Did you know that some of the earliest inhabitants of what is now Alberta were here over 12,000 years ago? Evidence of these people is found in the form of fluted projectile points, like the one shown in the image above. Fluted projectile points are lanceolate (no stem or notching) and have large flakes struck from the center of the base to form a flute or channel.
One style of fluted projectile point is attributed to a culture known as the Clovis people. Clovis spear points were first discovered in Clovis, New Mexico, but are found all across North America. These points were long thought to represent the earliest people in the Americas; however, more recent research has refuted this.
Since Alberta was covered by massive ice sheets until about 13,000-14,000 years ago, there were limits to human occupation in this area of North America. Though Clovis may not represent the first people in the Americas, the makers of these remarkable fluted projectiles, and other Paleoindian projectile points, are the earliest known people in Alberta. Alberta is one of the most interesting locations when thinking about early peopling of the Americas because this is where the “ice-free” corridor was located. This corridor represents the first area in Western Canada to be freed from the Laurentide and Cordilleran ice sheets. With retreat of the ice, this corridor allowed movement from south to north, and north to south, of animals and people from eastern Beringia (what is now Alaska/northern Yukon) to and from the rest of America. It has been shown that by 12,000 years ago there was a dominant herb/shrub steppe environment present in Alberta that supported an abundance of animals including mammoth, horse, camel, elk, Bison antiquus, caribou and muskoxen. At the Wally’s Beach site in southern Alberta there is direct evidence of Clovis peoples hunting some of these animals. Radiocarbon dating of Wally’s Beach and other sites with Clovis points show that people were producing these points approximately 12,000 years ago.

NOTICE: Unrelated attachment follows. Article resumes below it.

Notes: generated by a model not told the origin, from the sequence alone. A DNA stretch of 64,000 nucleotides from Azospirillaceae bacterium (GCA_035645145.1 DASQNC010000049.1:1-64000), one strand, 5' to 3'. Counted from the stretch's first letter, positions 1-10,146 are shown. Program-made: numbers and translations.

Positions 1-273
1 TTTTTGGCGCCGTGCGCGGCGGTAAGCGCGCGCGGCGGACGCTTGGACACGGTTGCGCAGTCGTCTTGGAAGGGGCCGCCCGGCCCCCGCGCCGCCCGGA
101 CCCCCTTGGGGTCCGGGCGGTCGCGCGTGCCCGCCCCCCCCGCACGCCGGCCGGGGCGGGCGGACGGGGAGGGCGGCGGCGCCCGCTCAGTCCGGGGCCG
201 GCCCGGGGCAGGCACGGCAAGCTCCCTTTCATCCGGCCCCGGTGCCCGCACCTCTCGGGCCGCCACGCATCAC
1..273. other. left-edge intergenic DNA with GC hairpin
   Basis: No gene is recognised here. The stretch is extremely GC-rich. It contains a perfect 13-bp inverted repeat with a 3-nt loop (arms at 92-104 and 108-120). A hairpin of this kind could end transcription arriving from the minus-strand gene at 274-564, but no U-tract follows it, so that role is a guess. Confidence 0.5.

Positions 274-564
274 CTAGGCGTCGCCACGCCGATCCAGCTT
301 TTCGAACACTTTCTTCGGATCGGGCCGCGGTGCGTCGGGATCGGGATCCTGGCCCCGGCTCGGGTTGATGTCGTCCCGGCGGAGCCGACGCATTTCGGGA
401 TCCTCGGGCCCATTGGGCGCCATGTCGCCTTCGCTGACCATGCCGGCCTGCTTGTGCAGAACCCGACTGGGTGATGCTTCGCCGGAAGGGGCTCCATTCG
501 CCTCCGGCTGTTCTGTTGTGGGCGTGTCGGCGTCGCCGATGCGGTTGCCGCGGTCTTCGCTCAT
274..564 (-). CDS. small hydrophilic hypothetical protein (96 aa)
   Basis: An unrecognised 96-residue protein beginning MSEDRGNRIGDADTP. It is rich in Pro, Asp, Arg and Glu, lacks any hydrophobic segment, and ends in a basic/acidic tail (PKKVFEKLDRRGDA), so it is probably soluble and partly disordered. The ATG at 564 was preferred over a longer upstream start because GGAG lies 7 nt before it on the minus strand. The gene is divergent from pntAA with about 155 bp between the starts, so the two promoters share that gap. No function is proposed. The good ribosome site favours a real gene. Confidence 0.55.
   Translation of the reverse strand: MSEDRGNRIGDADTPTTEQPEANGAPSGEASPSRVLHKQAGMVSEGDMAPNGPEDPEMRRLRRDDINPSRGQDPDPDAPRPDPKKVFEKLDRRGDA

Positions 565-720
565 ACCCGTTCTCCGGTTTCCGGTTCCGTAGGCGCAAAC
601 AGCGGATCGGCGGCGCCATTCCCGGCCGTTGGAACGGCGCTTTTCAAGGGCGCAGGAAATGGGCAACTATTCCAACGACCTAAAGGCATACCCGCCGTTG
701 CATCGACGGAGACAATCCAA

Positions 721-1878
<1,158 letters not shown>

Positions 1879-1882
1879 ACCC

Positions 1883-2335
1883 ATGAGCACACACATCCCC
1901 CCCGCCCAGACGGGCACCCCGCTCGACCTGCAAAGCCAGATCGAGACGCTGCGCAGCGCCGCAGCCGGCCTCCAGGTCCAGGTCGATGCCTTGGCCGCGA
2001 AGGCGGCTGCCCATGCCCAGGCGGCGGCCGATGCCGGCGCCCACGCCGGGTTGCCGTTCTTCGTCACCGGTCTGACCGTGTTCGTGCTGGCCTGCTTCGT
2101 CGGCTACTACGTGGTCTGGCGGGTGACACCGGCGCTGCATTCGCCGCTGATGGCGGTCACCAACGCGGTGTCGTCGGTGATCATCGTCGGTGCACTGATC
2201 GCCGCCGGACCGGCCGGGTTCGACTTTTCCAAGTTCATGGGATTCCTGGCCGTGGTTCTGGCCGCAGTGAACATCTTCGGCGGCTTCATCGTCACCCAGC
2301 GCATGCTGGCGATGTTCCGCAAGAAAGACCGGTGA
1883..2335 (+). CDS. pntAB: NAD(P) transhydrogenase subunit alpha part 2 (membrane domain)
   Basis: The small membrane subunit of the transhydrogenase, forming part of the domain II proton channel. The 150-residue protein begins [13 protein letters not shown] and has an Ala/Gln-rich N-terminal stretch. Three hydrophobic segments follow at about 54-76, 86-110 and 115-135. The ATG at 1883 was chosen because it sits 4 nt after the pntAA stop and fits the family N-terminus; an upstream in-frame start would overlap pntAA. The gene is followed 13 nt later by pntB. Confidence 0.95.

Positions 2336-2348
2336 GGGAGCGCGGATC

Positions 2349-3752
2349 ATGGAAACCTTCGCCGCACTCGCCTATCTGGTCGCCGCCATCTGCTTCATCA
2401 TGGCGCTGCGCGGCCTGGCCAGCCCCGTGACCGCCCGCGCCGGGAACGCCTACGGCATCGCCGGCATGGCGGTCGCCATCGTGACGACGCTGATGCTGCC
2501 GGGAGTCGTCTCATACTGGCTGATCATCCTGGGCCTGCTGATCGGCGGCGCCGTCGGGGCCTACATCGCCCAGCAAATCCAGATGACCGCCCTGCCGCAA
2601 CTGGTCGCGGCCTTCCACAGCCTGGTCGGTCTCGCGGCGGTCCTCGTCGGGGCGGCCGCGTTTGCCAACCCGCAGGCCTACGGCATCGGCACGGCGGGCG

Clovis points, and other early fluted projectile points, are relatively rare in Alberta but they are some of the most exciting finds because they bring us one step closer to understanding the earliest human occupation of our province and the role that the ice-free corridor played in the peopling of the Americas.
If you’ve found a fluted projectile point (or other artifacts), please report your find! You can help us tell the story of the earliest people in Alberta.
Written By: Courtney Lakevold, Archaeological Information Coordinator
Meyer, D., A.B. Beaudoin and L.J. Amundson
2011 Human Ecology of the Canadian Prairie Ecozone ca. 9000 BP – The Paleo-Indian Period. In Human Ecology of the Canadian Prairie Ecozone 11,000 to 300 BP, edited by B.A. Nicholson, pp. 5-52. Canadian Plains Research Centre, University of Regina, Saskatchewan.
Bubel, S., J. McMurchy, D. Lloyd
2012 Record In Stone: Familiar Projectile Points From Alberta, Fourth Edition. Archaeological Society of Alberta, Lethbridge Centre, Lethbridge, Alberta.